All things are a waste when they aren’t used properly. But all things have a time and place when they are the thing for someone to do.
Video games were a big part of my childhood. Even though I sometimes wonder why I spent so many hundreds of hours playing them when I was younger, I still look back on many of the game titles fondly. I have some good memories and great feelings attached to games from Krash Bandicoot to Harry Potter.
The clear wastes of time were times in which I failed to better myself, push myself, forge new friendships, create wealth, or get out of my comfort zone because of the crutch of video games. So many people use them this way. And with video games becoming more and more lifelike, the risk of falling into an unfulfilling but easy virtual existence becomes greater for many people. That’s why the question of our relationship to video games matters so much.
Video games like the ones I played were at their best when they didn’t substitute themselves for real adventure. They called me to it. And they did that by using all the best art, music, storytelling, and characterization to show us what the world outside could be like. Even when I was shy, unformed, and unskilled, the games fueled my imagination and my desire for something more.
All those hours I spent playing Pokemon weren’t a waste. Those wonderful games showed millions of kids the thrills of adventure through their gameplay characters and journeys. Medal of Honor showed me the adventure of facing down evil. Lord of the Rings excited in me a desire for the mystery and beauty of the world.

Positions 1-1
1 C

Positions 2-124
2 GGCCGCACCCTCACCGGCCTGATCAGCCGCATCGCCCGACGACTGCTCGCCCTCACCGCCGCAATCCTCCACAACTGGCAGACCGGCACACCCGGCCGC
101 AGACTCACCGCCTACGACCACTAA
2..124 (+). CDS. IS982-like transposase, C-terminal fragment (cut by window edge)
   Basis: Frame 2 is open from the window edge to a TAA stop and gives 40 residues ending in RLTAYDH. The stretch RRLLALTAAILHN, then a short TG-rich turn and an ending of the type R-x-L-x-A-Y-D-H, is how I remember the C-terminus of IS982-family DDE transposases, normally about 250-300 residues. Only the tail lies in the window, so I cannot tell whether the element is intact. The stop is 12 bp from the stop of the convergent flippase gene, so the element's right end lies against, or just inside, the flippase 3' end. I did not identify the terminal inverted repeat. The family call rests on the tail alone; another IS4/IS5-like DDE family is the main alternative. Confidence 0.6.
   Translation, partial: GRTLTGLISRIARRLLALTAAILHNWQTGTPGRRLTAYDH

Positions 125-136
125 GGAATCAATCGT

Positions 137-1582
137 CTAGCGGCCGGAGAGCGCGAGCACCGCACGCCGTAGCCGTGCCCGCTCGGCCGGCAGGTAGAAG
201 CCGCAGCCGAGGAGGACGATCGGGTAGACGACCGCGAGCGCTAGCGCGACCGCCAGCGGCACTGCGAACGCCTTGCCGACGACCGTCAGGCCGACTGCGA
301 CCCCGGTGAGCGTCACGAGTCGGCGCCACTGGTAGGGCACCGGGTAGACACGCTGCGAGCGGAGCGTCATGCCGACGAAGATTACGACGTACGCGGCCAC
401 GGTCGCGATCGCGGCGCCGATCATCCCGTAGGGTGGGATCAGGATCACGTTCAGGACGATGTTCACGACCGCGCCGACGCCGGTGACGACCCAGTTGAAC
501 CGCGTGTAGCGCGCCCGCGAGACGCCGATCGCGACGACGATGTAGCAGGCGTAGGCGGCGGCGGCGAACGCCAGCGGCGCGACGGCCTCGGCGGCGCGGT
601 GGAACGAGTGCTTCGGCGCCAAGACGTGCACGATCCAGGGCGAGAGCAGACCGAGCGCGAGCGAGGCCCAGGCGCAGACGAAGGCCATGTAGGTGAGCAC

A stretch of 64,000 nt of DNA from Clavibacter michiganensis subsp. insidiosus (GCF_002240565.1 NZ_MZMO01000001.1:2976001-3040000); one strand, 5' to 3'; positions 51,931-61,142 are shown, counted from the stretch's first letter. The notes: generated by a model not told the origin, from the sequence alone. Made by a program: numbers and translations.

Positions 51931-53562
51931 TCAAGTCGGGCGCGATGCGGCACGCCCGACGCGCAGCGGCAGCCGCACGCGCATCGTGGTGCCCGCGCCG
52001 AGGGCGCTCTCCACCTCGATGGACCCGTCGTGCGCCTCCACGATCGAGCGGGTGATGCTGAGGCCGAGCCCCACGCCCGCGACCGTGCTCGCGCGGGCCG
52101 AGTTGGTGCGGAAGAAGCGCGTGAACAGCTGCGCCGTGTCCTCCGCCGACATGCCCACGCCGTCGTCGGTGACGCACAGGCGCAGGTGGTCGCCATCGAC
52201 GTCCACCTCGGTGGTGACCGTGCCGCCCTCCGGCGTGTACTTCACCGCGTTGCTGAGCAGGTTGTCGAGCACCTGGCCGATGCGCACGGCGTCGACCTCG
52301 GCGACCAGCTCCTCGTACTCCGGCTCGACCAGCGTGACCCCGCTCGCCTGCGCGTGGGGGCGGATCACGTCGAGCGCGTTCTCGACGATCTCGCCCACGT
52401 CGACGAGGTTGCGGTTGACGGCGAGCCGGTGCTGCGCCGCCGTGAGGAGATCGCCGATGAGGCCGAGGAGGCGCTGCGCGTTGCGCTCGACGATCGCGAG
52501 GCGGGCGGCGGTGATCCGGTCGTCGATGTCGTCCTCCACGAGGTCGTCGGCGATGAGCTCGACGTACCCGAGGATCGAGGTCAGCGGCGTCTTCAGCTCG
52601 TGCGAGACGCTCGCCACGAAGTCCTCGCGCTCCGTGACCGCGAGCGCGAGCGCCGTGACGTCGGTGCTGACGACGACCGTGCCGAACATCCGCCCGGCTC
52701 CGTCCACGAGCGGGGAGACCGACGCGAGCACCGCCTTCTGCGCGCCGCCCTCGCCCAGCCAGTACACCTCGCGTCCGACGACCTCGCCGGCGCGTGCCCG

Hours playing games like these weren’t necessarily wasted, then. But I do know if I spent the same hours today, they would be a loss. I have learned the lessons these stories (acted out through games) have to teach. I live in a world where I can go anywhere, on my own, with near-complete freedom. I have every opportunity to save the world and make it better. It’s only up to me to take those opportunities.
These games are just the guides that bring you to the beginning of your journeys in the non-digital world. The sooner you can step out unaided, the better. But until then, they can be powerful steps toward adventure.
From time to time you may bring myself back to the gaming world. Sometimes it’s appropriate to remind yourself of what you’re aiming for. You might replay a game for the same reason you re-read an influential story. Or you might share a game with someone else, or for old time’s sake. But I must never forget that most of the real substance I was seeking in games as a young boy are available to me now in reality as a young man.